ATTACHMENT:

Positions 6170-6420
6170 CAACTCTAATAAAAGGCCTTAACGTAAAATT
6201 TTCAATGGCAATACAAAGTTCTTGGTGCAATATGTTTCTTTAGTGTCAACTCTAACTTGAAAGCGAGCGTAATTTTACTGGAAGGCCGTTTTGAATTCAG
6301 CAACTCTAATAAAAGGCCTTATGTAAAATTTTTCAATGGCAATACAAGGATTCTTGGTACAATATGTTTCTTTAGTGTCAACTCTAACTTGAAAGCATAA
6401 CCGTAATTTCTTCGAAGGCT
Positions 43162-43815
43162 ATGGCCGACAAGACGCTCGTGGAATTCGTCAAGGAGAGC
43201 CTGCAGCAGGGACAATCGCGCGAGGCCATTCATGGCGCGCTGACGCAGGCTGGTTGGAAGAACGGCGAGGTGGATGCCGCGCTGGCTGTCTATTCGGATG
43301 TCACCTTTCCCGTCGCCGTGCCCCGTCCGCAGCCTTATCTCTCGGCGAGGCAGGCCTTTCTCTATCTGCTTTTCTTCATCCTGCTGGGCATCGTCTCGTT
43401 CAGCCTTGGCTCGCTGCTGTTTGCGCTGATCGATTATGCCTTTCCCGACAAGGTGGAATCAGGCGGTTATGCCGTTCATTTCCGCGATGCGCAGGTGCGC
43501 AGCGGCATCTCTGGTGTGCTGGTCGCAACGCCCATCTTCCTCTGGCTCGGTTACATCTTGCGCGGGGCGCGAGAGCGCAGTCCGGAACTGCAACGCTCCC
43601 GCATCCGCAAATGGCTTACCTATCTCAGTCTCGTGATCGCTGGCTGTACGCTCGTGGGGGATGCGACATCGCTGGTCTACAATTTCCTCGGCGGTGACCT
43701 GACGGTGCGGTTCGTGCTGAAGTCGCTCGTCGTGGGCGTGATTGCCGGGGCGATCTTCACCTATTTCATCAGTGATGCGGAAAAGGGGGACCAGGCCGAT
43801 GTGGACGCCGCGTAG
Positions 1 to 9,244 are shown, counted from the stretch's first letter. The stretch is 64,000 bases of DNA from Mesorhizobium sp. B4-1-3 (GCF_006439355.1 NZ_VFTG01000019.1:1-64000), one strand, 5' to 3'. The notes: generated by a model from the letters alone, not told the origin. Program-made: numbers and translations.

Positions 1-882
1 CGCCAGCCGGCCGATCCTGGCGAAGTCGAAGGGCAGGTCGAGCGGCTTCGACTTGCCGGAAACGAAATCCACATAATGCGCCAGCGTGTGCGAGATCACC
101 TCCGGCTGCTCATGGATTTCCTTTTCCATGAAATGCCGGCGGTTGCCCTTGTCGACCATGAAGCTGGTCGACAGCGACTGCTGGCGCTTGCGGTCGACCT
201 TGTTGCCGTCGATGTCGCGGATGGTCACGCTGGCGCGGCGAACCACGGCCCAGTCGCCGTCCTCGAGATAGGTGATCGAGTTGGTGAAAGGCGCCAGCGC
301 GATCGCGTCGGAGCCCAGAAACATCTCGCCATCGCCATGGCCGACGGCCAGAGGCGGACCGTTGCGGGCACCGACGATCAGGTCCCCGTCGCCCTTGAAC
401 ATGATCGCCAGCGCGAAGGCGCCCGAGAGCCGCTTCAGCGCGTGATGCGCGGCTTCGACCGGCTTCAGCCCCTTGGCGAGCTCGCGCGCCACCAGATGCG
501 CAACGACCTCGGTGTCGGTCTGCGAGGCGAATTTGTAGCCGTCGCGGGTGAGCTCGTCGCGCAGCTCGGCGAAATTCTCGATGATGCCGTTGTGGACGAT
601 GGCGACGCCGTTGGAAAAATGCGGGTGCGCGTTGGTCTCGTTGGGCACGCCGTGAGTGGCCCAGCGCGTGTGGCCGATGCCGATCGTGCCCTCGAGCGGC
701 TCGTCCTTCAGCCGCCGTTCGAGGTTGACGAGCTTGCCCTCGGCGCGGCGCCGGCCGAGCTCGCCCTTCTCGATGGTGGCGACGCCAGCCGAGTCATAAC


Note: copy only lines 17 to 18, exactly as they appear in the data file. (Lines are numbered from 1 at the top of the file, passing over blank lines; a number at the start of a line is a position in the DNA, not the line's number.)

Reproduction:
1 CGCCAGCCGGCCGATCCTGGCGAAGTCGAAGGGCAGGTCGAGCGGCTTCGACTTGCCGGAAACGAAATCCACATAATGCGCCAGCGTGTGCGAGATCACC
101 TCCGGCTGCTCATGGATTTCCTTTTCCATGAAATGCCGGCGGTTGCCCTTGTCGACCATGAAGCTGGTCGACAGCGACTGCTGGCGCTTGCGGTCGACCT